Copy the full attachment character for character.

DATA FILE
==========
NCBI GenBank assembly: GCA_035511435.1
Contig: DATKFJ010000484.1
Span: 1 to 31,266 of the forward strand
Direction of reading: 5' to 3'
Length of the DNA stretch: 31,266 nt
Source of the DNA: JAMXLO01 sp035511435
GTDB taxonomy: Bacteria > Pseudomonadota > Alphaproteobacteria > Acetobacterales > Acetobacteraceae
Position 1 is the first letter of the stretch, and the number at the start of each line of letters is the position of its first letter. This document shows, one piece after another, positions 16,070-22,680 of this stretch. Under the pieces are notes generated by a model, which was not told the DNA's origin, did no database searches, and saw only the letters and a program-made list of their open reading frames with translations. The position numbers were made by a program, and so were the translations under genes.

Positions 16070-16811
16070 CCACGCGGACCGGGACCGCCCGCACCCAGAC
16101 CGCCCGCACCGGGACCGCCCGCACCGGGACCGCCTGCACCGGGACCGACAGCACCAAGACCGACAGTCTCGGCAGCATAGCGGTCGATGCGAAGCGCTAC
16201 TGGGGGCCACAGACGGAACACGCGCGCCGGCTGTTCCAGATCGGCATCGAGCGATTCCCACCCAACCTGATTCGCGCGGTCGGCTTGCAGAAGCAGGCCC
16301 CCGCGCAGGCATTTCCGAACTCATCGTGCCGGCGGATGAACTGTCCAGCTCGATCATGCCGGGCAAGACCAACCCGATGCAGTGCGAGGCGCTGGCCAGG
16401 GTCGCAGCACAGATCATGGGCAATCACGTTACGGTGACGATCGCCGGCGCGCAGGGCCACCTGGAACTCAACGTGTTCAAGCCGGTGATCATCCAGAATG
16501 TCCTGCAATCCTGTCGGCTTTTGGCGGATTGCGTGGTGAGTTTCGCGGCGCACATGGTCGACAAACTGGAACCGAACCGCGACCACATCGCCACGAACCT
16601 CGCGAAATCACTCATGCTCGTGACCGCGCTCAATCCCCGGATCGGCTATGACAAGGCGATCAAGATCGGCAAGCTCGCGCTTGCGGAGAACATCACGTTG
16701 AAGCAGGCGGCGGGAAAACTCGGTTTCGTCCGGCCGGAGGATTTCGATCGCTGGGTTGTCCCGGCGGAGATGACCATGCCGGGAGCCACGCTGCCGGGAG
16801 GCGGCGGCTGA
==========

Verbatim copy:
NCBI GenBank assembly: GCA_035511435.1
Contig: DATKFJ010000484.1
Span: 1 to 31,266 of the forward strand
Direction of reading: 5' to 3'
Length of the DNA stretch: 31,266 nt
Source of the DNA: JAMXLO01 sp035511435
GTDB taxonomy: Bacteria > Pseudomonadota > Alphaproteobacteria > Acetobacterales > Acetobacteraceae
Position 1 is the first letter of the stretch, and the number at the start of each line of letters is the position of its first letter. This document shows, one piece after another, positions 16,070-22,680 of this stretch. Under the pieces are notes generated by a model, which was not told the DNA's origin, did no database searches, and saw only the letters and a program-made list of their open reading frames with translations. The position numbers were made by a program, and so were the translations under genes.

Positions 16070-16811
16070 CCACGCGGACCGGGACCGCCCGCACCCAGAC
16101 CGCCCGCACCGGGACCGCCCGCACCGGGACCGCCTGCACCGGGACCGACAGCACCAAGACCGACAGTCTCGGCAGCATAGCGGTCGATGCGAAGCGCTAC
16201 TGGGGGCCACAGACGGAACACGCGCGCCGGCTGTTCCAGATCGGCATCGAGCGATTCCCACCCAACCTGATTCGCGCGGTCGGCTTGCAGAAGCAGGCCC
16301 CCGCGCAGGCATTTCCGAACTCATCGTGCCGGCGGATGAACTGTCCAGCTCGATCATGCCGGGCAAGACCAACCCGATGCAGTGCGAGGCGCTGGCCAGG
16401 GTCGCAGCACAGATCATGGGCAATCACGTTACGGTGACGATCGCCGGCGCGCAGGGCCACCTGGAACTCAACGTGTTCAAGCCGGTGATCATCCAGAATG
16501 TCCTGCAATCCTGTCGGCTTTTGGCGGATTGCGTGGTGAGTTTCGCGGCGCACATGGTCGACAAACTGGAACCGAACCGCGACCACATCGCCACGAACCT
16601 CGCGAAATCACTCATGCTCGTGACCGCGCTCAATCCCCGGATCGGCTATGACAAGGCGATCAAGATCGGCAAGCTCGCGCTTGCGGAGAACATCACGTTG
16701 AAGCAGGCGGCGGGAAAACTCGGTTTCGTCCGGCCGGAGGATTTCGATCGCTGGGTTGTCCCGGCGGAGATGACCATGCCGGGAGCCACGCTGCCGGGAG
16801 GCGGCGGCTGA